“Home a legendary curse..”
Niagara Falls is one of North America's most popular vacation destinations, but just down the road from the hustle and bustle of happy tourists lies a hidden cave with a dark secret that dates back well over three centuries, and legend says it's curse endures to this day. You'd be forgiven for thinking that the small limestone cave carved into the side of the Niagara Gorge, was just a semi-popular spot for kids to come and smoke cigarettes they'd stole from their parents (which, to be fair, it is), but The Cave of Evil Spirits was given it's name by the Seneca Indians for a reason. On July 7, 1936, city historian Edward T. Williams recounted the legend of the Cave of Evil Spirits in an effort to preserve the story for future generations.. and as a warning to those who would dare seek it out. "In 1669, there came to the Niagara river Robert Cavalier de LaSalle who in the succeeding 18 years was to be Niagara's most frequent visitor," he wrote. "He was the fifth white man to set foot on Niagara County soil." The Canadian explorer and his Native American guide Garonkouthie passed by the cave, and when he inquired about its contents, his guide related the following story, warning LaSalle not to enter: Ages and ages of prosperity and happiness to the red men had passed from the time of his first creation. The Great Spirit loved his red children, and gave them this country for the sole use and enjoyment. So it would have continued forever, if the Great Falls of Onguiaahra, whose thunder, we now hear so plainly, had continued near the spot where your canoe landed. But the red men became bad, and vexed the Great Spirit with their war parties. The rocks began to fall off amid thunders and storms, and scarcely a moon passed that was not marked by some change. Moons and moons passed and the falls were above this "Devil's Hole" which then became open to the rapids, and the Evil Spirit could get out. Noise of thunder, shrieks and groans were often heard from his darkened den, which greatly excited the curiosity of a fine young brave who insisted upon examining the secrets of this dark prison house. Armed for battle, he descended with much difficulty, and we never saw him more. Then came the word that the pale faces, in the vast canoes which could each carry an army, had come out of the great sea, and landed under the midday sun. The evil was distant, and we thought little of it. Time passed on, and another of our young men descended into the cavern; he returned in a few hours, a raving maniac, and his hair, which had been black and glossy as a Raven had become white as snow. "Such is the tradition of our race," said his guide. "Judge then, my white brother, whether you could disturb the Evil Spirit of this abode and not suffer the penalty.'" Despite the warning, LaSalle couldn't stop thinking about the cave, and just a few days later he descended the path and crept inside. It was a decision that he would very soon come to regret, as the Evil Spirit began to whisper in his ear. "Return to your home in Canada and wealth, honors, a long life of usefulness shall be yours and when death comes, generations of your descendants shall follow you to your grave, history shall transmit your name to posterity as the successful founder of a great empire," it said. "Proceed to the west and although gleams of hope may, at times, shine in your path, ingratitude and disappointment will be sure to meet and follow you until treacherous murder shall end your days remote from human habitation without the shelter of even a wigwam of a friendly red man. The eagles of the desert shall strip the flesh from your bones which shall lay bleaching under the tropical sun, unburied and unprotected by the cross you now so devotedly cherish." LaSalle, sufficiently freaked out by what he had experienced, ran from the cave, only to find that the chain of unfortunate events had already begun. Many of his men had deserted him, returning to Montreal. Within a decade, all of his fortune had dwindled, and in an effort to regain his lost wealth, he did exactly as the Evil Spirit advised against: he set out West in an effort to start a colony in Luisiana. LaSalle was murdered by his own men, his body abandoned and left to decay in the woods near the Mississippi river. To this day, the legend of the cave endures, though judging from the graffiti and the plethora of empty beer cans, not everyone takes it very seriously anymore. Of course, who can say what becomes of the partying teens.. after all, LaSalle's downfall took nearly 20 years to come to fruition. Perhaps the teens who dare party in the Evil Spirit's lair are destined to become video editors for Toddlers in Tiaras, a fate far worse than death. If you're looking for the most un-touristy thing you can do at Niagara Falls and feel like tempting fate, you can visit the Cave of Evil Spirits yourself. Just be warned... if you hear any whispering in the dark recesses of the cave, you'd do well to listen. To get to the cave, you'll need to descend about 1/3 of the way into the gorge from Devil's Hole State Park. A sign on the way down will lead you partially back up to the cave. It is very apparent it is a hangout for parties as evidence by the trash, fire pit and graffiti.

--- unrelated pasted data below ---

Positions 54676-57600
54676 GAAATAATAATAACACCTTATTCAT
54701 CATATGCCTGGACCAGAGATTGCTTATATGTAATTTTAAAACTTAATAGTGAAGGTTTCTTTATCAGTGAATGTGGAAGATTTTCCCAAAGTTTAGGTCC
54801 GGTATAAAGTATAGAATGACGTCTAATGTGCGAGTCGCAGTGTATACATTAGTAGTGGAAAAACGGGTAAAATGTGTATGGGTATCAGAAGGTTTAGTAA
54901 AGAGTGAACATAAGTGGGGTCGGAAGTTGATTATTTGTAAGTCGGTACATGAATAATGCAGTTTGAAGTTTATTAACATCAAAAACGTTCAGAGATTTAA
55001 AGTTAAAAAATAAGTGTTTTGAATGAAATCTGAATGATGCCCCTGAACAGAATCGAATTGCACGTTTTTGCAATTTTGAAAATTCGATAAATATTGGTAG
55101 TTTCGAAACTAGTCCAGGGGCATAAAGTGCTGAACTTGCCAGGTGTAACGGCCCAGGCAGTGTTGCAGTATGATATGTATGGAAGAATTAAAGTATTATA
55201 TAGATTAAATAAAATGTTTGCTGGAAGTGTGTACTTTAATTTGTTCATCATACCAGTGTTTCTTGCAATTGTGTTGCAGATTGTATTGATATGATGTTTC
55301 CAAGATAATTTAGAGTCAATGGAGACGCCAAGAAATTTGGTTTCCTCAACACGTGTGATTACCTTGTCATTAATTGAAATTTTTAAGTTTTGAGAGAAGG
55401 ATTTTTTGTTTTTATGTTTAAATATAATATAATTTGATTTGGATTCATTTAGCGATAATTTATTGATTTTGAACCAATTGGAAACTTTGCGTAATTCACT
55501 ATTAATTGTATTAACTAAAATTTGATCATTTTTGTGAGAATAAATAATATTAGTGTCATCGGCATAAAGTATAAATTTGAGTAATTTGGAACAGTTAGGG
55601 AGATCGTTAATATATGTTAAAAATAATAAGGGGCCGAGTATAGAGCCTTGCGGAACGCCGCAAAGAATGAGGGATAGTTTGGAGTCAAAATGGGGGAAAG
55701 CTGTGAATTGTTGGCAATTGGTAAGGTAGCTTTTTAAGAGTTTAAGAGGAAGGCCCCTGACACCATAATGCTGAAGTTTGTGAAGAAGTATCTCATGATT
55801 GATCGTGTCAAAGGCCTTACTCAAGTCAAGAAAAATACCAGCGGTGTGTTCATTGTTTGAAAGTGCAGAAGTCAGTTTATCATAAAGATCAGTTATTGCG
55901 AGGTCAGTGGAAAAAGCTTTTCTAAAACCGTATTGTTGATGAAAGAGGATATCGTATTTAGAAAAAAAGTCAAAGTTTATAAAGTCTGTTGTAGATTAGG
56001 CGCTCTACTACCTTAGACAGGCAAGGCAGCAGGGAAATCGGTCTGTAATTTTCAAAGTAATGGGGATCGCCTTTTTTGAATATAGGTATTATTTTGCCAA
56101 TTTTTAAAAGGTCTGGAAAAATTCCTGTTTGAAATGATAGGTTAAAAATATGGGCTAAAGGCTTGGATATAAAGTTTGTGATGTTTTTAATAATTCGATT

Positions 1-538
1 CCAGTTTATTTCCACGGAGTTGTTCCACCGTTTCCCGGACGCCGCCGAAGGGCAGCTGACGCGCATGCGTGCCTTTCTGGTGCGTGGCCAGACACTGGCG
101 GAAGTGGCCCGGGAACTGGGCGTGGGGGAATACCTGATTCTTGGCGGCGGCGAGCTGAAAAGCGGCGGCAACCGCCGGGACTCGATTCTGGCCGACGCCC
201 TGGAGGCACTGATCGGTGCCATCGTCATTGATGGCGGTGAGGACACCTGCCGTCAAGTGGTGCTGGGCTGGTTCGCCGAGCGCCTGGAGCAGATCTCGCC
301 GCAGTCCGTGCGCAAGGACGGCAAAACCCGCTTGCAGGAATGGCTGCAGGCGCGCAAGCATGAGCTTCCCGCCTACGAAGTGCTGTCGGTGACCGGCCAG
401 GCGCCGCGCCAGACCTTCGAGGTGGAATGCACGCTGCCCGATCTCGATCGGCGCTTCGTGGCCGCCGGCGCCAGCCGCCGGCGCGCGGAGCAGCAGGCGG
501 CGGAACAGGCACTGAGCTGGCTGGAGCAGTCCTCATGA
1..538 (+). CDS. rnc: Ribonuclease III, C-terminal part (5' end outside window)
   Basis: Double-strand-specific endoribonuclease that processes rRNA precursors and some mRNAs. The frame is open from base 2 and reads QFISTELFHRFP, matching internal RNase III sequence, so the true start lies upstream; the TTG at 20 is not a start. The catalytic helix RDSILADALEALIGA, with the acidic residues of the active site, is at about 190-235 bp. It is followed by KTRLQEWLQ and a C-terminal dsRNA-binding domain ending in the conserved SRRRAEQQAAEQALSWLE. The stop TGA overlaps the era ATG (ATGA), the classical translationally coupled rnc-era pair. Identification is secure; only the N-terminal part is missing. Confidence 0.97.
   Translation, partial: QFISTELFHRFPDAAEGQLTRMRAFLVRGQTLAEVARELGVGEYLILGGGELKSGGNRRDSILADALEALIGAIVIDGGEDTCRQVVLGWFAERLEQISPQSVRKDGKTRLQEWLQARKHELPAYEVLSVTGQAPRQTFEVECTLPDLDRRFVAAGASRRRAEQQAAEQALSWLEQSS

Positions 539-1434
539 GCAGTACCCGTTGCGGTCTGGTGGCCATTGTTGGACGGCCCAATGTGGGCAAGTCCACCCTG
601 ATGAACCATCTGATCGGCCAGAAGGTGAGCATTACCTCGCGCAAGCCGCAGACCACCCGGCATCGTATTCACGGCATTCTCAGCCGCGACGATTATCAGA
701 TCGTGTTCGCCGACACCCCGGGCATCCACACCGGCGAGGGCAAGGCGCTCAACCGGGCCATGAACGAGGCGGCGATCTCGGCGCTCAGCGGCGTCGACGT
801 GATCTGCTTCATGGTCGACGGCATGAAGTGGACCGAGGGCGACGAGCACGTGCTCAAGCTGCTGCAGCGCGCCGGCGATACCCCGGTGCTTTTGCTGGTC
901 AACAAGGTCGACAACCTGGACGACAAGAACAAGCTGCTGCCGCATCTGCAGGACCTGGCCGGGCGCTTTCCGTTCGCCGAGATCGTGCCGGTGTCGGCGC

Trail is closed right now due to removal of falling rocks.
Well, tried to find and even asked the park service. It's a very step climb down. Takes close to an hour. Never found the cave. The next person would need to give exact directions of they find. Bummer. Pretty hike though!
I'm tempted to go...
It's a cave. Don't expect too much. Unless, of course, you believe all the weird legends about the bad luck that follows people when they enter the cave... but those are just legends. Right?
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Cave of the Evil Spirit
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